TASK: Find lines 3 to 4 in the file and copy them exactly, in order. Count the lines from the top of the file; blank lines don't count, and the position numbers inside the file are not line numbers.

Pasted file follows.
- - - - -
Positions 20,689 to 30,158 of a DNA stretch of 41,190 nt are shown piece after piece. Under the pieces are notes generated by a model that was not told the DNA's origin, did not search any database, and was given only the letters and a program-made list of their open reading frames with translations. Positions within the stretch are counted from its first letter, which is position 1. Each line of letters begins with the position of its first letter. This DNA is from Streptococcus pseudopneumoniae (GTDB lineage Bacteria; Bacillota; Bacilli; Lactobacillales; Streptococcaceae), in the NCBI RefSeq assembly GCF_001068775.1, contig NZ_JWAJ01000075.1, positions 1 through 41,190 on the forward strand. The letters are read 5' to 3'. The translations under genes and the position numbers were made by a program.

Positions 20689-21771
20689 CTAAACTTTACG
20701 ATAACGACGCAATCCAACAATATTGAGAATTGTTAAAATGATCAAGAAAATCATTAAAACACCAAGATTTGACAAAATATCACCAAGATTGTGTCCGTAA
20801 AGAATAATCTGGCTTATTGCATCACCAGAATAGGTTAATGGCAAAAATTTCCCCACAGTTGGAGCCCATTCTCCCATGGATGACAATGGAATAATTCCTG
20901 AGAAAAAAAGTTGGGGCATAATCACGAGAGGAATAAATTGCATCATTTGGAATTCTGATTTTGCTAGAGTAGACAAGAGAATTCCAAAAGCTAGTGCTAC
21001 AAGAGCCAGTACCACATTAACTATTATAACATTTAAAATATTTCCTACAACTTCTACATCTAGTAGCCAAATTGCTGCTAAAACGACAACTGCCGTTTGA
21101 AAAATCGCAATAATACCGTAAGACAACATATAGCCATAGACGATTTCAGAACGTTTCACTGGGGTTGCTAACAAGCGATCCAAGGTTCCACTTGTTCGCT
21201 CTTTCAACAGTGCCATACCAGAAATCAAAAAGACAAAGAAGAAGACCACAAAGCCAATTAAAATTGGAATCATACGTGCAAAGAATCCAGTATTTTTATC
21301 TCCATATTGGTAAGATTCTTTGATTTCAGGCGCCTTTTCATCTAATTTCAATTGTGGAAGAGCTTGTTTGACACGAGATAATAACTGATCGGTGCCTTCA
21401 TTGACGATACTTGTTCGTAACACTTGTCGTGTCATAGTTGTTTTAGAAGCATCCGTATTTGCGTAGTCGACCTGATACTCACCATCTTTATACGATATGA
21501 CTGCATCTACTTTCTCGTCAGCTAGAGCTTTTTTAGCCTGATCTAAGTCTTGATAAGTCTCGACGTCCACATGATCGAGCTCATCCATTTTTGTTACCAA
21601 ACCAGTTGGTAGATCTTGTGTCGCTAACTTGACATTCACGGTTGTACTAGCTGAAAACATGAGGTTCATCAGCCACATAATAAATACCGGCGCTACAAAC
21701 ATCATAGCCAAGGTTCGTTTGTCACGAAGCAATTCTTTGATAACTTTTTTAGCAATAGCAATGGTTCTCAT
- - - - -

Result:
20689 CTAAACTTTACG
20701 ATAACGACGCAATCCAACAATATTGAGAATTGTTAAAATGATCAAGAAAATCATTAAAACACCAAGATTTGACAAAATATCACCAAGATTGTGTCCGTAA